One astonishing item of note was the rather large disparity in the intellectual level of discourse between the education majors vs the business major. Though I would suspect that the rigors of the soft social studies courses and students have been set extremely low

  • Bruce Zeuli

    I think the outcome of this investigation was certain before it began. There is just too much money in college sports. Can you imagine any finding that would fundamentally change the system?

  • BobSykes

    Money may well be a background issue, but the NCAA was set up to regulate athletics, not academics. It's intervention in the PSU scandal was really outside its purview, too, but it looks to be a one-time anomaly.

    The relevant accrediting agency did give UNC a one-year warning, and that is itself a scandal. The agency should have demanded a show-cause hearing aimed at de-accrediting UNC's academic programs.

  • BobSykes

    At almost all universities, tuition and fees are based on semesters (not credit hours), and the price is a flat rate independent of major. Laboratory-heavy majors, like chemistry, physics and engineering, usually have a laboratory fee.

    So, the actual cost if you want a credit hour basis would be four years of tuition and fees divided by the total number of semester hours, which is probably something like 120 over four years. At Harvard, that works out to something like $500 per cr. hr. And Harvard also has lots of gut courses. The Ivies probably invented them for their "legacy" students. UNC is cheaper for instate students, and the tuition and fees amount to about $300 per cr. hr. The athletes got that paid for them. The other benighted minorities likely had scholarships, too.

    Willy Sutton was in the wrong business.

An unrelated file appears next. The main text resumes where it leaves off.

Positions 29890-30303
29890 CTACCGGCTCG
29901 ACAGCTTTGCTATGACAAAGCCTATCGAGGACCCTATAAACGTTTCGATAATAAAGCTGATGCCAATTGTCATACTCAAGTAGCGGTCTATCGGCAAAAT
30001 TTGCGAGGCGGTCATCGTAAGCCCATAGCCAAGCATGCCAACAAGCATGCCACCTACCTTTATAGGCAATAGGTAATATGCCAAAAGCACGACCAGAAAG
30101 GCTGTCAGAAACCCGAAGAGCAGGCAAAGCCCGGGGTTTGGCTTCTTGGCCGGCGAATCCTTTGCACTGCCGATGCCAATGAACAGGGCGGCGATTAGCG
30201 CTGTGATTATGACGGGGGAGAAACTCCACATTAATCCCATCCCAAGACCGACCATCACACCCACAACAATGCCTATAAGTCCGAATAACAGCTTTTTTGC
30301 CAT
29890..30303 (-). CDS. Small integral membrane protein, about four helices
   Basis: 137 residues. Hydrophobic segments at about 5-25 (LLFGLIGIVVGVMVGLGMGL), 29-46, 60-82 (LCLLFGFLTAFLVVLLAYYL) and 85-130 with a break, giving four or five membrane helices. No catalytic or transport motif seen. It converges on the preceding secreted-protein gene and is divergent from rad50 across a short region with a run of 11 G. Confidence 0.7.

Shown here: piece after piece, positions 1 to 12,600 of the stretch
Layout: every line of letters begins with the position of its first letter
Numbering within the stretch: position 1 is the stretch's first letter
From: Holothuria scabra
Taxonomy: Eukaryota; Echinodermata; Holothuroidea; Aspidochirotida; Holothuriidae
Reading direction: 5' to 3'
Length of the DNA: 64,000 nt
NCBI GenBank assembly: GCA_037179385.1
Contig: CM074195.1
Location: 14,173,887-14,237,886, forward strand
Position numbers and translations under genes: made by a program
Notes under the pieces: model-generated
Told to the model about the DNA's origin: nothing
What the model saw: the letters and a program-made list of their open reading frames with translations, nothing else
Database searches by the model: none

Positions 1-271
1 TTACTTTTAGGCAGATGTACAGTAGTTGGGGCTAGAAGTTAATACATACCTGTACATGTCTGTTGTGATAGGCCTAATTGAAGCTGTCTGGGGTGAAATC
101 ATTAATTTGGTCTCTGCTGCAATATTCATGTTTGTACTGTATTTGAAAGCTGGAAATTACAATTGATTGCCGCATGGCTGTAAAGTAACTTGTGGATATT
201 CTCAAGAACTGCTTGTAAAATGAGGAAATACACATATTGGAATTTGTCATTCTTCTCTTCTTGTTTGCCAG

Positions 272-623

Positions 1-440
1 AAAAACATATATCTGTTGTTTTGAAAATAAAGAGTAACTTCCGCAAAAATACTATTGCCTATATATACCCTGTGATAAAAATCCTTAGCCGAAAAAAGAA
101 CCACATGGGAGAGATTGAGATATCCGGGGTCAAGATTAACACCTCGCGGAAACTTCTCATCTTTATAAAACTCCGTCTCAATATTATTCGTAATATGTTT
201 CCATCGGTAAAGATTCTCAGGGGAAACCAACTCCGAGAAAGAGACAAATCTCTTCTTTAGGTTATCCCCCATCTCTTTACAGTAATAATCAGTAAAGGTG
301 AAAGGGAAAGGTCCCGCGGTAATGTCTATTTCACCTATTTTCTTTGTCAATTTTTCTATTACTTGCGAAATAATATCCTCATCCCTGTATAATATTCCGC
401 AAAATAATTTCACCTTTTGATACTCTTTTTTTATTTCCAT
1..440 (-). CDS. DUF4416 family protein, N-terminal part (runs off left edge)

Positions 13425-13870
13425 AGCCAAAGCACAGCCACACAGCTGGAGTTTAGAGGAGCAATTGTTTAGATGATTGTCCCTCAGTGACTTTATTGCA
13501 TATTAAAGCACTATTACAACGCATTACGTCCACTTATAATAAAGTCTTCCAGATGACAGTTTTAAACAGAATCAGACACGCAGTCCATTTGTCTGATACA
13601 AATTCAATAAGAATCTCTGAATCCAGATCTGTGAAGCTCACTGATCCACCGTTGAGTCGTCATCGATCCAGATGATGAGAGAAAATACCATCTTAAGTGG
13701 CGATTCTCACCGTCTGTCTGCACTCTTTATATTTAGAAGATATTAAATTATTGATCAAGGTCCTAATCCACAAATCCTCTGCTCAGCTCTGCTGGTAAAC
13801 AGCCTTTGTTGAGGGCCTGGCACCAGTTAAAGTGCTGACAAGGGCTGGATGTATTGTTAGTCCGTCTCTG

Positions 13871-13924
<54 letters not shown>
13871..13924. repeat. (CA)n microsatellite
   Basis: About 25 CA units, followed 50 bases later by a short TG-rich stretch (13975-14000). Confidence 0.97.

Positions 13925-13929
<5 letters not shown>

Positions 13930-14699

• Aggie -

    At least now it's obvious what the school is there for.

  • Conqueror of All Foes Cheese

    Colleges of Education are notorious for having students who enter with the lowest average ACT/SAT scores and at the same time the students with the highest college GPAs. Go figure.
    And graduate degrees in Ed are basically a matter of paying tuition and writing a short paper or two of middling quality. A HS friend of mine showed me his EdD dissertation -- 18 pages and 6 citations. Really.

  • Peabody

    "Why should we have to go to class if we came here to play FOOTBALL, we ain't come to play SCHOOL classes are POINTLESS" - Cardale Jones, Ohio State Quarterback

    I respect his honesty. Though sadly he of course walked back his statement later.

  • mlhouse

    The NCAA and college athletics are the most corrupt institutions in the U.S. today.

  • Dan Wendlick

    Remember the self-proclaimed purpose of these departments of ethnic studies. It is not about the search for truth, it is not about the dissemination of knowledge. It is about effecting social change. So what is important is not acquiring the knowledge the class purports to teach, but signaling your commitment to making the social change by enrolling in the class in the first place.